Length: 272 pages
Publisher: Random House Publishing Group
Part adventure story, part love story, part homecoming, Still Points North is a page-turning memoir that explores the extremes of belonging and exile, and the difference between how to survive and knowing how to truly live.
Growing up in the wilds of Alaska, seven-year-old Leigh Newman spent her time landing silver salmon, hiking glaciers, and flying in a single-prop plane. But her life split in two when her parents unexpectedly divorced, requiring her to spend summers on the tundra with her “Great Alaskan” father and the school year in Baltimore with her more urbane mother…
Here’s what I thought:
I’m sure I’ve mentioned before that I really love books that are set in Alaska, the Arctic, or other locations in “the Great North” (is that a thing? I may have just made it up). Anyway, when I saw this memoir up on NetGalley and its subtitle: Surviving the World’s Greatest Alaskan Childhood, I knew I wanted to read it. I didn’t know anything about the author, although I’ve since done a little research and discovered that Leigh Newman is actually the Deputy Editor and a columnist for Oprah.com.–you can read more about her on her blog.
The story grabbed me right away. Her parents having divorced when she was seven, Newman begins the book during the first summer that she spends alone with her father. They are both still reeling from the break-up of their family, and the way she describes that time, in which they are together yet each locked in his own private grief, is so touching and sad. I literally was teary-eyed by the third page. Way to pull on my heartstrings, Leigh Newman!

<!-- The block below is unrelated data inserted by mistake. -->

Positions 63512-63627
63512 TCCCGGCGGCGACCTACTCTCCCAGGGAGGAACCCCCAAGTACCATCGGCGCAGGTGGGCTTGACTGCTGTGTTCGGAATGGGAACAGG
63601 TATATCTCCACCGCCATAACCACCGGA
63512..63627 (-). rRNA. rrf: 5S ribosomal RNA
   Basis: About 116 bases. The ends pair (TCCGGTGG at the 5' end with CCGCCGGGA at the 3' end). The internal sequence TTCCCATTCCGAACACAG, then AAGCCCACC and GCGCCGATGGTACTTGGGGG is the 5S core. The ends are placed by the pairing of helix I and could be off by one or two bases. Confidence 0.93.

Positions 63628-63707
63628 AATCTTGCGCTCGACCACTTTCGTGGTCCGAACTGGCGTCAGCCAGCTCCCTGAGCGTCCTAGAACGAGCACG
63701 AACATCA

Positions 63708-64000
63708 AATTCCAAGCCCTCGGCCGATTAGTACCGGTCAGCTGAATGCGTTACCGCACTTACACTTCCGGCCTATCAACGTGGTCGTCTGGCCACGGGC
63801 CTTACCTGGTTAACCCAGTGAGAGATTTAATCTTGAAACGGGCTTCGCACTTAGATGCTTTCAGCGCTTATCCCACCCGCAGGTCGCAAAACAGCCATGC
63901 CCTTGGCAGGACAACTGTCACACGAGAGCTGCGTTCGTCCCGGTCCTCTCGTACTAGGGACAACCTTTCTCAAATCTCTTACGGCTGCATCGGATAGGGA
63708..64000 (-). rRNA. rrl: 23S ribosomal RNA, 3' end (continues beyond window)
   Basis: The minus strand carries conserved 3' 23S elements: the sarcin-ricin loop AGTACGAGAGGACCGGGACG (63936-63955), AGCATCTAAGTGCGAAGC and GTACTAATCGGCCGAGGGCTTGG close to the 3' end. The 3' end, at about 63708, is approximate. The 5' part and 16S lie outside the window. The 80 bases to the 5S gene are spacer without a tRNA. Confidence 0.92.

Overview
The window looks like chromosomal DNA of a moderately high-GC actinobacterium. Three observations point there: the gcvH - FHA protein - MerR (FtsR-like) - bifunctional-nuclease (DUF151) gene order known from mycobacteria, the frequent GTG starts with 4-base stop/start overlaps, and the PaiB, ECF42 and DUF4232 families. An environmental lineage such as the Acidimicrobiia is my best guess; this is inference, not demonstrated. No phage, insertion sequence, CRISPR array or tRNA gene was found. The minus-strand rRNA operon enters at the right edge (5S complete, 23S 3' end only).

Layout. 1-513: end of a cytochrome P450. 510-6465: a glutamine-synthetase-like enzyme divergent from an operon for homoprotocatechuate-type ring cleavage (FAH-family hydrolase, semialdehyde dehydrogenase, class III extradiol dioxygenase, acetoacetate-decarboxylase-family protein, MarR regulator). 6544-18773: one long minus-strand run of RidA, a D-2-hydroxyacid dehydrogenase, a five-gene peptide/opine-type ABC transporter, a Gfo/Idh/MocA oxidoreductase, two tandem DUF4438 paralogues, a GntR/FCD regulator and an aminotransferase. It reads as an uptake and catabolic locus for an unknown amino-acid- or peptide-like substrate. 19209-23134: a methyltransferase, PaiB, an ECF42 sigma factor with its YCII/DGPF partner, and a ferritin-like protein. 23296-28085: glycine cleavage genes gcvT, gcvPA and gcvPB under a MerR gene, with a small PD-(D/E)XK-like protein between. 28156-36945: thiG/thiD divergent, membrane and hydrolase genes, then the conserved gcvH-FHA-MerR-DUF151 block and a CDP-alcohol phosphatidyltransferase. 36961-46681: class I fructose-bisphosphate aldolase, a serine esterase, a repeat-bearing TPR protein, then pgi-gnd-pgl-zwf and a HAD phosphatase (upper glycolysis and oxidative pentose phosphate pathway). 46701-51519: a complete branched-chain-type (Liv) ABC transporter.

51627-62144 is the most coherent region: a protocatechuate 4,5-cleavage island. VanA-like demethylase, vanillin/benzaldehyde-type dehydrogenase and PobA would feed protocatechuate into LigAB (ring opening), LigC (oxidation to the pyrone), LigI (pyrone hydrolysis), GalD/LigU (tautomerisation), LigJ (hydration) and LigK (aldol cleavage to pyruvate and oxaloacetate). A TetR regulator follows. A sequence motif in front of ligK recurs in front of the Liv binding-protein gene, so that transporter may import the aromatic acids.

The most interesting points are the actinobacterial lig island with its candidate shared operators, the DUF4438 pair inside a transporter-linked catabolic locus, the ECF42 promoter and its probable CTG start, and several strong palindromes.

The writing is really well done, darkly funny and bittersweet. As Leigh alternates between an idyllic wild childhood with her father in Alaska during the summer and a seemingly privileged life with her mother where she attends a private east coast school the rest of the year, it soon becomes obvious that neither situation is really working. Leigh retreats into a rebellious adolescence and tenuous relationships with both her parents.
The second half of the book takes place when Leigh is a young adult, working as a travel writer and living out of suitcase, finding it hard to commit to any place or anyone. I didn’t grow up as a child of divorce myself, but I couldn’t help but sympathize with Leigh even as I found her emotional immaturity to be frustrating, too. The second half was a bit drawn-out in comparison with the first, and I think overall I appreciated her childhood stories more, but the resolution is well done and satisfying.
For anyone who has read Cheryl Strayed’s memoir Wild, I found there to be quite a few parallels between the two books. Though Newman’s journey is more metaphorical, both books feature women who are searching to feel at home with who they are and to trust themselves enough to let other people into their lives. (And they both write some lovely prose.)
I really enjoyed Still Points North. Highly recommended.
Thanks so much to NetGalley and Random House for providing me with a copy of this book.
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